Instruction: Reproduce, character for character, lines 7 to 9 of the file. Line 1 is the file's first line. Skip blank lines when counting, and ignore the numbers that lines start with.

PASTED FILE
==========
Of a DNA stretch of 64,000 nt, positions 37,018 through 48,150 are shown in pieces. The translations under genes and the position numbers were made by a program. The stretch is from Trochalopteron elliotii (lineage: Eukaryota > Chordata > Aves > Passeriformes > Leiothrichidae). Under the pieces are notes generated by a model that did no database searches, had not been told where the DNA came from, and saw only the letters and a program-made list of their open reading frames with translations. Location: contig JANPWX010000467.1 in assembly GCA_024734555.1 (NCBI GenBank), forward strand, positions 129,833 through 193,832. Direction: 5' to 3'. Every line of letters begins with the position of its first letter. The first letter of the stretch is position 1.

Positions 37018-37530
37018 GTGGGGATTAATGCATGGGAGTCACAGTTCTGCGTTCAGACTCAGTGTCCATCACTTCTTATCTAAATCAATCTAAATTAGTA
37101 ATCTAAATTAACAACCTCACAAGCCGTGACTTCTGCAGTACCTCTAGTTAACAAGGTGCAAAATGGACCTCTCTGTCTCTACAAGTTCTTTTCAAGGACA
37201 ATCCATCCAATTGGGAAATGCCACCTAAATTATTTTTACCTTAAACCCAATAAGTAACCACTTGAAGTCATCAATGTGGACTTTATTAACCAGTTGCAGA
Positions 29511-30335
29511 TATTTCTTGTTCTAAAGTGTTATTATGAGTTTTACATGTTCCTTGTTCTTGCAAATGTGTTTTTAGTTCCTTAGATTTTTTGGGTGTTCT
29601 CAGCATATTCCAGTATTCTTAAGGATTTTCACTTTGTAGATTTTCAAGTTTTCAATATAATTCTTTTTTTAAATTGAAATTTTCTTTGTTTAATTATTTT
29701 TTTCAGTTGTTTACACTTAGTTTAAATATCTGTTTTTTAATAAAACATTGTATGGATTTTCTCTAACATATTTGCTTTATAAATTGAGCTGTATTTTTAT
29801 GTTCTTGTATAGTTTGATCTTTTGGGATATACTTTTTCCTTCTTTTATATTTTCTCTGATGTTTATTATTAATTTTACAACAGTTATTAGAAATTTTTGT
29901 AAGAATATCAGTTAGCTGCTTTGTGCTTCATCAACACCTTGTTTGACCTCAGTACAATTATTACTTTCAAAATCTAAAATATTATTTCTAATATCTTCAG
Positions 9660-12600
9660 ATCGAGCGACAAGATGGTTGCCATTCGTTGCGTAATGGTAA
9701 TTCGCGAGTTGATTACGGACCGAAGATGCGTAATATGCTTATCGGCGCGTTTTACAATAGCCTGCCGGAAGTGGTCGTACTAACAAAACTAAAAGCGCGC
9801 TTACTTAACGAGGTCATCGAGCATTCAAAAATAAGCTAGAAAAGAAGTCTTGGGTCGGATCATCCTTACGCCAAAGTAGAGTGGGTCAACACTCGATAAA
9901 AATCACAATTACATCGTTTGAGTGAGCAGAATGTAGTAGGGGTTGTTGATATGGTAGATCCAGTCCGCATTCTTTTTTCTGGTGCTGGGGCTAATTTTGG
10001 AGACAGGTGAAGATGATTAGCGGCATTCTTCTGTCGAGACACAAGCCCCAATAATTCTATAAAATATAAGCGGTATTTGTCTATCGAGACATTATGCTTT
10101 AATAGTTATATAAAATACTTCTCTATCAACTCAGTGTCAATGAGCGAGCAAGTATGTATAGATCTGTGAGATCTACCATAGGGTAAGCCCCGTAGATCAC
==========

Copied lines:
29511 TATTTCTTGTTCTAAAGTGTTATTATGAGTTTTACATGTTCCTTGTTCTTGCAAATGTGTTTTTAGTTCCTTAGATTTTTTGGGTGTTCT
29601 CAGCATATTCCAGTATTCTTAAGGATTTTCACTTTGTAGATTTTCAAGTTTTCAATATAATTCTTTTTTTAAATTGAAATTTTCTTTGTTTAATTATTTT
29701 TTTCAGTTGTTTACACTTAGTTTAAATATCTGTTTTTTAATAAAACATTGTATGGATTTTCTCTAACATATTTGCTTTATAAATTGAGCTGTATTTTTAT